Saskatchewan Legislative Building

Saskatchewan Legislative Building

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2017 Saskatchewan Budget

Cuts, Spending Controls and Fiscal Restructuring

March 23,2017 - Legislative Building  Regina

Finance Minister Kevin Doherty delivered a “tough love” budget at the Legislature. 

On the one end, the Government is eliminating the Saskatchewan Transportation Company and laying off nearly 550 people. Couple this bad news with a reduction in tax exemptions and an increase to the PST to 6%, as well as an increase in a variety of so-called sin taxes, and this budget is not the news that many hoped for.  

At the other end, however, targeted spending appears robust. For example, this budget provides $1.4 billion in social services and assistance, representing a record 9% increase since last year. This amount includes a funding increase to disability programs by $2.5 million.

Health spending will be held at not more than a .7% increase this fiscal year.  Also on the health front, significant restructuring is planned, with the consolidation of 12 regional health authorities into one.
Interestingly, chiropractic services are among those no longer; the government will no longer cover this service for anyone.
And while the PST will increase to 6%, it is still far lower than comparable taxes in most provinces.  That increase will be met by a drop in the personal income tax rate by 0.5%.

Clearly the “winner” in this year’s Saskatchewan budget is found in the social services and assistance portfolios. These areas also include increases to the Seniors Income Plan, Personal Care Home Benefit, and the Saskatchewan Employment Supplement.

Official budget documents for the Saskatchewan 2017-2018 Provincial Budget may be found at:

2016 Saskatchewan Budget Posts Deficit​
June 1, 2016 - Legislative Assembly - Regina

Finance Minister Kevin Doherty delivered the first budget of Premier Brad Wall'[s government since having been re-elected just weeks ago.

While there are no income tax increases in this budget, there are targeted spending cuts with further reviews on the government's spending picture to be announced.

Expect not just a shift in where monies go, but in what falls into the role and definition of governance in Saskatchewan.

This budget provides considerable support for new and enhanced programming for Saskatchewan people experiencing disability, as well as funding to address increased program utilization.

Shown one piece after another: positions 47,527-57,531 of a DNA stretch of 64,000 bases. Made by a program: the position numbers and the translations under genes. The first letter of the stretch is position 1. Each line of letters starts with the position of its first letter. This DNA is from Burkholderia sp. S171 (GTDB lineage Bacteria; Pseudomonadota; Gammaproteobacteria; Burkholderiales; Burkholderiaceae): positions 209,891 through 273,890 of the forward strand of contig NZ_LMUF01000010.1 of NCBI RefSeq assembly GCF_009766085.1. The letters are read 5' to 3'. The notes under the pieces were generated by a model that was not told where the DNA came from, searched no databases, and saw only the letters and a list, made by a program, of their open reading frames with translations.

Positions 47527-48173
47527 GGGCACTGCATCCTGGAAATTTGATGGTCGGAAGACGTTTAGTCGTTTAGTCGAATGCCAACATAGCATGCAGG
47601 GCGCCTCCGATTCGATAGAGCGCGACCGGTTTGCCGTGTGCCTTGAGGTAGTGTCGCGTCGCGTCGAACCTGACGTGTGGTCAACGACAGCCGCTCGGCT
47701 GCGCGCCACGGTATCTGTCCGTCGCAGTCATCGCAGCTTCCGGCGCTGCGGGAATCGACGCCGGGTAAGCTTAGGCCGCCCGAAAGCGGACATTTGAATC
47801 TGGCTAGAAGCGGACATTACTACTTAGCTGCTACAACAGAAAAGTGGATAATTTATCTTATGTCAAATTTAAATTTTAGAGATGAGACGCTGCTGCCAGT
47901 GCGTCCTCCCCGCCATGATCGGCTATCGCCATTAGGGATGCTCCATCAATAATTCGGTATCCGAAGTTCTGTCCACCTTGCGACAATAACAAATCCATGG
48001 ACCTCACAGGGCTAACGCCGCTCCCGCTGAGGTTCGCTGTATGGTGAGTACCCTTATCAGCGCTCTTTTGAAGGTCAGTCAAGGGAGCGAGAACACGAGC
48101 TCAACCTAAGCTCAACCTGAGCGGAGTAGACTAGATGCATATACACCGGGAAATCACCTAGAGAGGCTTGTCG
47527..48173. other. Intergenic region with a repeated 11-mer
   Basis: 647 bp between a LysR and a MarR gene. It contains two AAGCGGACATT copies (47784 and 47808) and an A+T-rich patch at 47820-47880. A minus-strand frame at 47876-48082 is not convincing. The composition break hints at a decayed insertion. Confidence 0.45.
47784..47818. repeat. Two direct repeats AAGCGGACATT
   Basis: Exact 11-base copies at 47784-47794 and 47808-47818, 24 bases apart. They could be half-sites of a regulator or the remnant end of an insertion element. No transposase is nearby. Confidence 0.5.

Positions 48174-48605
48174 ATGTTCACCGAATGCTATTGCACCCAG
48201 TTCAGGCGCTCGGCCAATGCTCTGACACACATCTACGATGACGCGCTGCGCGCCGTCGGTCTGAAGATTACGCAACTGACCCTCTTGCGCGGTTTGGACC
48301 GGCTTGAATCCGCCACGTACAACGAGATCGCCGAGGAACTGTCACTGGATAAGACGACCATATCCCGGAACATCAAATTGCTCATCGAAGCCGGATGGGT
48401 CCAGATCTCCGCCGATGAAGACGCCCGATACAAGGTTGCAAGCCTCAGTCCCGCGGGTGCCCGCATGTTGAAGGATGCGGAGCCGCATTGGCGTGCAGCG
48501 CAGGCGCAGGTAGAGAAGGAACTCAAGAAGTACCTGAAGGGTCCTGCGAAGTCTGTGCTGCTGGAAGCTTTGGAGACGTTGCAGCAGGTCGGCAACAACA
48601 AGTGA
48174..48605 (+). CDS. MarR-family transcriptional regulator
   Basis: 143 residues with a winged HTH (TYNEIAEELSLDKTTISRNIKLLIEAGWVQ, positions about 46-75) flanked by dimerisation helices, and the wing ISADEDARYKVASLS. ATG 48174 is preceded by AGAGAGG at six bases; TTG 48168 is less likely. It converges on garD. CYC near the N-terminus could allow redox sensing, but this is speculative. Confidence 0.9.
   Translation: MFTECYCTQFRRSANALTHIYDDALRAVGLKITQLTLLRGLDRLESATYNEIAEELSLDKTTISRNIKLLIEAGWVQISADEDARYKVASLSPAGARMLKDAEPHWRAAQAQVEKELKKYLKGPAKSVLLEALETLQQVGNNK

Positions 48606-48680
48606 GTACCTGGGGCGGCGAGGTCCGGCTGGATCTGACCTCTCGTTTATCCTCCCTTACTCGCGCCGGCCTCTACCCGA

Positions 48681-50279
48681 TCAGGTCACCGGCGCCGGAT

• $210 million dedicated to the SAID or Saskatchewan​ Assured Income for Disability program for people experiencing significant and enduring disabilities;
  • $3.4 million to address the emerging needs of people with intellectual disabilities, and support the transition of individuals from Valley View Centre as homes and programs become available.
  • That represents a total of $494 million for income assistance programs - including SAID - that support more than 30,000 individuals and families.  Funding for seniors programs has been maintained in this budget.
Official budget documents for the Saskatchewan 2016-2017 Provincial Budget may be found at:

Blame it on Oil:  Economic Challenges Impact 2015 Spending Plans

March 18, 2015 - Legislative Assembly - Regina

To no one's surprise, the domino effect of sinking oil prices is making significant impacts on the budget of provincial governments this year, and Saskatchewan is no exception.

Finance Minister Ken Krawetz delivered his fifth and final budget as Finance Minister under the government of Premier Brad Wall.  Despite the economic challenges, the 2015 budget contains no tax increases.  Although the Finance Minister acknowledged that "there is no doubt this is a challenging budget", key programs for people with disabilities in Saskatchewan have not been cut.

Key to our interests is the funding envelope for social services and assistance, which received a 3.2% increase from last year's budget, bringing total spending in this area to $1.2 billion.

This Budget proposes $485.7 million for new or improved programming for people with disabilities, up $39.5 million from last year's budget, included in this is $200.4 million for the Saskatchewan Assured income for Disability program, an increase of $26.8 million from last year.

The Saskatchewan Assistance Program receives an increase of $6.7 million.